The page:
The ‘statelessness conventions’, two little-known instruments that have long floated somewhere on the periphery of international law, are finally starting to command the attention that they deserve...
Closely related to, yet not really part of, either refugee law or human rights law, the Convention relating to the Status of Stateless Persons and the Convention on the Reduction of Statelessness did not initially make much of a splash after their adoption in 1954 and 1961 respectively. The 1954 Convention took twice the time to gather enough state parties to enter into force as compared to its sister instrument, the virtually identical 1951 Convention relating to the Status of Refugees. Meanwhile, the 1961 Convention on the Reduction of Statelessness took a full twelve years to gather just six ratifications and enter into force. After this less-than-promising start, both conventions continued to lag far behind other international agreements in terms of accessions and remained woefully under-appreciated. And so it was with no false modesty or irony that the instruments were still being described as “orphan conventions” into the late 1990s. Recently, however, there has been growing interest in these two international agreements which are specifically designed to help states to protect stateless people and avoid cases of statelessness.
In fact, over the past decade or so, repeated calls have been made by a variety of international and regional bodies - including on numerous occasions by the UN General Assembly - for states to embrace the statelessness conventions. With this renaissance of interest in the issue and rediscovery of the conventions, accessions have also started to pick up significantly. This trend now looks set to continue as the campaign to raise awareness of and support for the statelessness convention starts to really gain traction, especially with regard to Europe. Already at the December 2011 Ministerial Meeting convened by UNHCR, over 30 states worldwide made pledges relating to accession to one or both conventions and many, including some European countries have already acted on these promises. Then, at a similar UN high level meeting dedicated to the Rule of Law, there were further encouraging signs, in particular the pledge by the Delegation of the European Union on behalf of the EU Member States. This included the explicit and concrete statement that “the EU Member States which have not yet done so pledge to address the issue of statelessness by ratifying the 1954 UN Convention relating to the Status of Stateless Persons and by considering the ratification of the 1961 UN Convention on the Reduction of Statelessness” (pledge 4).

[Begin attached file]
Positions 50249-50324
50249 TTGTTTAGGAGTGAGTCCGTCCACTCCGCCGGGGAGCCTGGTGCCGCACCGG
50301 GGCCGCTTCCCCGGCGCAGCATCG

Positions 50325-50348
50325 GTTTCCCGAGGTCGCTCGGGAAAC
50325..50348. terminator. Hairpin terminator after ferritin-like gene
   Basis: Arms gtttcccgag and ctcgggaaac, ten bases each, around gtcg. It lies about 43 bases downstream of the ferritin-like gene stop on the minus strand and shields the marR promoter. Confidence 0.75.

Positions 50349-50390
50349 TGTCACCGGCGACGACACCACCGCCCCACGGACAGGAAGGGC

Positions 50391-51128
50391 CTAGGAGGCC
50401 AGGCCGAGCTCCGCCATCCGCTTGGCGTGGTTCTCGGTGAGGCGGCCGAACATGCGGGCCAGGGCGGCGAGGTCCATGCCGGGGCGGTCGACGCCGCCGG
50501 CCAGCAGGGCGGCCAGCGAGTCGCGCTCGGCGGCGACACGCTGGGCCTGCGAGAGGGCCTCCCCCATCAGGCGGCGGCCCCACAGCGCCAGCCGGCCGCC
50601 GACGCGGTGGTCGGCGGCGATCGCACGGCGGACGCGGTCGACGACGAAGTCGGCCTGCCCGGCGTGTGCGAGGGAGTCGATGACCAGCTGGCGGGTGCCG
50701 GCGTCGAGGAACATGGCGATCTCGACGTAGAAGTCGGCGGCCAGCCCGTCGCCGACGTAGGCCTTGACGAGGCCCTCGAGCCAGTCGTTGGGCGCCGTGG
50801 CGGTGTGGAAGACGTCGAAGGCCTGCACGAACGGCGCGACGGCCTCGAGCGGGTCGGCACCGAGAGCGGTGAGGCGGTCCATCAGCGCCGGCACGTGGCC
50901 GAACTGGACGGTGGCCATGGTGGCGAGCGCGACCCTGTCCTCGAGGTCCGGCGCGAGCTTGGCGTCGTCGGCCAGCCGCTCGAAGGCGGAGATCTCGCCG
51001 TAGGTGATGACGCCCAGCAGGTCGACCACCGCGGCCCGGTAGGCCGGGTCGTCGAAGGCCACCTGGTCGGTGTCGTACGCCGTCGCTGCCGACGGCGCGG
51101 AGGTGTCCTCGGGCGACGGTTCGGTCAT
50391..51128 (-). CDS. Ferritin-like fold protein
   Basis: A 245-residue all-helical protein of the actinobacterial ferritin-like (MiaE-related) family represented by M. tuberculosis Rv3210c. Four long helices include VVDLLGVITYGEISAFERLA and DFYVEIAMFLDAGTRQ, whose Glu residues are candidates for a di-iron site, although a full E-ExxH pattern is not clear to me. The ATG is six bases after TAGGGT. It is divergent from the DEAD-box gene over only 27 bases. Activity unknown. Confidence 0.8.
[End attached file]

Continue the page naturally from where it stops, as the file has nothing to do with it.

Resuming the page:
This recent EU pledge confirms the position of the statelessness conventions at the heart of the international legal framework for tackling statelessness – EU countries pledge to address the issue by signing up to these instruments. This sends a strong signal to governments elsewhere about the value of these conventions, regardless of their somewhat chequered history. A close inspection of how this statement has been formulated suggests a slightly stronger commitment to the 1954 convention, which serves as the foundation for identifying and protecting stateless people. This is perhaps unsurprising given that the European Union has already achieved near-universal accession to this instrument, with just a handful of states still needing to take action. Still, the promise that universal acceptance of the 1954 Convention relating to the Status of Stateless Persons in the European Union will be met is significant. The instrument is pivotal to the protection of non-refugee stateless people and once all EU member states become parties, this will help to raise the profile of statelessness in the region and may provide a new avenue for instigating a Europe-wide dialogue on the implementation of states’ obligations towards the stateless.
At the same time, it is also promising that EU member states have collectively pledged to “consider” acceding to the 1961 Convention on the Reduction of Statelessness. It is true that Europe already has its own, relatively strong, regional framework for the coordination of nationality policy and the avoidance of statelessness – provided by the 1997 European Convention on Nationality, the 2006 Council of Europe Convention on the Avoidance of Statelessness in relation to State succession and a range of related recommendations. Yet, there are still numerous EU member states which have not adopted these regional standards. And even if they were embraced across Europe, the 1961 Convention remains an important counterpart for this framework at the global level. It contains highly similar safeguards for the avoidance of statelessness and even provides a stronger guarantee with regard to acquisition of nationality at birth where a child would otherwise be stateless. Therefore, by also committing to universal accession of this second instrument, EU member states send a strong message to - and set a good example for - countries elsewhere about taking and sharing responsibility for ensuring that no-one is left without a nationality in this day and age. It remains to be seen within what timeframe these pledges will become a reality.
Laura van Waas, Senior Researcher and Manager, Statelessness Programme
This blog also appears on the website of the European Network on Statelessness